Jays manager Farrell empathizes with Valentine
Toronto manager John Farrell feels for Boston manager Bobby Valentine in a disappointing season for both injury-filled teams.
Amid speculation that he could be considered to take over the Red Sox if Valentine is let go, the Blue Jays skipper said Friday night he's concentrating on his current job.
''I don't look at other situations because my focus is here,'' said Farrell, Boston's pitching coach from 2006-10. ''We've got a lot of challenges ourselves with getting guys back on the field. So I can tell you this. Knowing what the Red Sox have gone through, the amount of players that they've lost to injury, I can empathize with Bobby.''
Toronto began the day in last place in the AL East with a 61-75 record, 15 1-2 games out of first. The Red Sox were one spot ahead of the Blue Jays at 63-75.
Boston was interested in Farrell after Terry Francona was let go as manager after last season, but hiring him would have required compensation to Toronto. That's still the case, with Farrell having one year left on his three-year contract. Valentine is in the first year of a two-year deal and has had disagreements with several players.
Farrell is aware of speculation that he might be a candidate in Boston.
''As I said last week in Toronto, I'm the manager of the Blue Jays,'' he said. ''I can understand the natural connection because I've worked here in the past, but my focus is clearly with the Blue Jays.
''I don't let speculation come in to how I prepare for tonight.''
Farrell was surrounded in the dugout by about two dozen media members, many more than he deals with in Toronto. Such scrutiny adds to the demands on a Red Sox manager and could make his job tougher.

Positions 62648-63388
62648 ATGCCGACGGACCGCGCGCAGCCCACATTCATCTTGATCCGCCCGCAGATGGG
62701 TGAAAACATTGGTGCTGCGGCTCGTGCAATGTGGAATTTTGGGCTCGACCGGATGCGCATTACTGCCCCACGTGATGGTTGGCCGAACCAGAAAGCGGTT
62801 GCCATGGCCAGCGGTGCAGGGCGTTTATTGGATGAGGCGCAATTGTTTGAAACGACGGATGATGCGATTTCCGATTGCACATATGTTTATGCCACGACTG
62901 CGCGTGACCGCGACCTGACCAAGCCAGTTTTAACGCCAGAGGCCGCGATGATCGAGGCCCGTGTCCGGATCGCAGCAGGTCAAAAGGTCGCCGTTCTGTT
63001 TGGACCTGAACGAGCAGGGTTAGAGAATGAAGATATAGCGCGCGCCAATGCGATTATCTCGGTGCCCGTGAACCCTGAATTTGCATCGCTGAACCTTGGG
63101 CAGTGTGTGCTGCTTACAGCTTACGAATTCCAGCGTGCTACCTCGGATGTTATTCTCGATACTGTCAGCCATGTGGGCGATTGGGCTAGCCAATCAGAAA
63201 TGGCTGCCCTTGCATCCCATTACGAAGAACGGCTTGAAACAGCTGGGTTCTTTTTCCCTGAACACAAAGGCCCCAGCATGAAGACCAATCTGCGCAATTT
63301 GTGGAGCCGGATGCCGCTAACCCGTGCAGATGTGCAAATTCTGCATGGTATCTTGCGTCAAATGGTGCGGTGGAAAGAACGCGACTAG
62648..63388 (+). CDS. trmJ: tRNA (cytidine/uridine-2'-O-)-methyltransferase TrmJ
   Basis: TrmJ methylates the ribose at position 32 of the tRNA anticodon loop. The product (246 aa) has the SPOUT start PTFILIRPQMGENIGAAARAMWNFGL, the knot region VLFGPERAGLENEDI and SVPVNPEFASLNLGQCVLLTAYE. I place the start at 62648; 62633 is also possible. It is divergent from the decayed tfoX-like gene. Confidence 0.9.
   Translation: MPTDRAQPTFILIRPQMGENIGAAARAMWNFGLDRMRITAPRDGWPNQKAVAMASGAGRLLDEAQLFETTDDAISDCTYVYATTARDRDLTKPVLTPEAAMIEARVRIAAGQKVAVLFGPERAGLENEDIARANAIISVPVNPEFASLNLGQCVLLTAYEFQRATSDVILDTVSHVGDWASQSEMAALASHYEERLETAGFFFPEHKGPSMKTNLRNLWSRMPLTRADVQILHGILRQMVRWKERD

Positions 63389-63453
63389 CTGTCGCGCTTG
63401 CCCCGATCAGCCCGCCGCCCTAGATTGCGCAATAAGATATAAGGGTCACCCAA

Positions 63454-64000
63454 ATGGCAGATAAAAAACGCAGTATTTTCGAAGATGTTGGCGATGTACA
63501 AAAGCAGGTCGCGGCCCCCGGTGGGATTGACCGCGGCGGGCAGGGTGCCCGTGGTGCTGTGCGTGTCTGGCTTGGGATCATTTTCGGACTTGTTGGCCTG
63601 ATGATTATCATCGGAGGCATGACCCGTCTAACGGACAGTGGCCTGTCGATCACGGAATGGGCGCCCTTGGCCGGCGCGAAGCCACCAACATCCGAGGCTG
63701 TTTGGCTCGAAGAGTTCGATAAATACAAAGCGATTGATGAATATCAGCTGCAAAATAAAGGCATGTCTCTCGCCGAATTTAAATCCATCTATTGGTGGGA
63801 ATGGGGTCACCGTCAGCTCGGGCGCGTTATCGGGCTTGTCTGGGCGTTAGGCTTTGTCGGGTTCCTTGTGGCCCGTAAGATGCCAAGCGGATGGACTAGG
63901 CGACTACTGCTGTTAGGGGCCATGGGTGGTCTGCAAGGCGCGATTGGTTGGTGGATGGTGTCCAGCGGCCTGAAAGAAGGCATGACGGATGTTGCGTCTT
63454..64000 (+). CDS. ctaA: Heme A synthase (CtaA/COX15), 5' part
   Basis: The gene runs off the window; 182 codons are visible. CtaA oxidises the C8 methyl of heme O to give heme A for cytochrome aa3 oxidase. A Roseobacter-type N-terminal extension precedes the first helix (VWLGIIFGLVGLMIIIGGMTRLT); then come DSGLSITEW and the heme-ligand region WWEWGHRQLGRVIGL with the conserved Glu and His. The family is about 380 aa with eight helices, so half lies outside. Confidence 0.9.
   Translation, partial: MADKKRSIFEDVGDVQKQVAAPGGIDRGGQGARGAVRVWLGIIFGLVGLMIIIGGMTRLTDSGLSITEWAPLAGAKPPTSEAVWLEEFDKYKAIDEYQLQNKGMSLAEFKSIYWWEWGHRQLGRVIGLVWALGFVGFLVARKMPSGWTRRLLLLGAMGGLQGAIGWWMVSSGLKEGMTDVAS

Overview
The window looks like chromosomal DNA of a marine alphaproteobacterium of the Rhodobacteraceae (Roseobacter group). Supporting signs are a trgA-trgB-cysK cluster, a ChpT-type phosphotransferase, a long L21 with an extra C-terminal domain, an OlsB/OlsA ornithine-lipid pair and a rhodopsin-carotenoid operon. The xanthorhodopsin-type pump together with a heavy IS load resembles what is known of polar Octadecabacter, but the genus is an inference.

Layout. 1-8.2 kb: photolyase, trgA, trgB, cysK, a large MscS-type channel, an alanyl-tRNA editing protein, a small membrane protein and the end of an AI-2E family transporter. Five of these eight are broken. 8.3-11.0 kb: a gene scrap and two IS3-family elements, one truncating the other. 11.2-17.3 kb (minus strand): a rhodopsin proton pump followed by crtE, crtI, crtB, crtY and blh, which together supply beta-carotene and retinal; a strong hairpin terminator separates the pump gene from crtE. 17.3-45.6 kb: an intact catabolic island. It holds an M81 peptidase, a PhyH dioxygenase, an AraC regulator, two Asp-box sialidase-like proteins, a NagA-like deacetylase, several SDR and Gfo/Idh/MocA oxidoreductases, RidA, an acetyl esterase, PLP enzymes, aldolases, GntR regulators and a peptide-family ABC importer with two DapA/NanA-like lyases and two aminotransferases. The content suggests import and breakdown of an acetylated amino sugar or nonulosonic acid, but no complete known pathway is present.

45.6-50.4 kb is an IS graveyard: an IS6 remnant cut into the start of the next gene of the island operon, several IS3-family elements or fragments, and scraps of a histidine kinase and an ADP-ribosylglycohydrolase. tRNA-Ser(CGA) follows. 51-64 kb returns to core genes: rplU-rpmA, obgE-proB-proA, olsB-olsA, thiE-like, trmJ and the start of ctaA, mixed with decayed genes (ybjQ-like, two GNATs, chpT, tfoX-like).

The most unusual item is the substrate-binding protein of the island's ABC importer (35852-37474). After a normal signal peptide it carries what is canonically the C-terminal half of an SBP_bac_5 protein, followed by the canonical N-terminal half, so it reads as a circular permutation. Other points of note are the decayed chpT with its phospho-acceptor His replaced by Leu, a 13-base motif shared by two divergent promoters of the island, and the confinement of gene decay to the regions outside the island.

''I wouldn't know that. I've never managed in Boston,'' Farrell said. ''Having worked in Boston, sure, there's a tremendous fan base that is very passionate. The expectations are always very high, but, as a competitor, that's what you aspire to do.''
The Red Sox returned home after going 1-8 on a West Coast trip. On Wednesday, Valentine threatened during a radio interview over the phone to punch a Boston talk-show host who had asked him if he had ''checked out'' of the season.
He insisted later he wasn't serious, but his comments added to the drama surrounding a team that recently made a blockbuster trade, sending Adrian Gonzalez, Josh Beckett and Carl Crawford to the Los Angeles Dodgers.
Valentine said Friday it's easy to block out such distractions.
''If you're 30 games (ahead) in first place and you start reading and listening to everyone say how great you are, it's just as distracting as the opposite, which is the case right now,'' he said.
Asked about the mood of the team now that it's back home after a day off, he said, ''I'm hoping they got the lousy taste of all those losses out of their mouths on the off day.''
Farrell coached for five seasons under Francona.
''The one thing that Tito always talked about was be true to yourself and as long as you could look yourself in the mirror and did what you felt was the right thing to do, and that being the players come first,'' Farrell said, ''you probably are guided in the right direction to do the right thing.''
The rosters of both teams have been affected by several key injuries.
''I have empathy for what's going on (in Boston) because we've dealt with probably an equal number of injuries to marquee players, to a rotation and, as a result, you have to always deal with change,'' Farrell said.
Both teams, he said, have gone way beyond Plan A and B.
''I think both teams are in plan about T or U,'' Farrell said.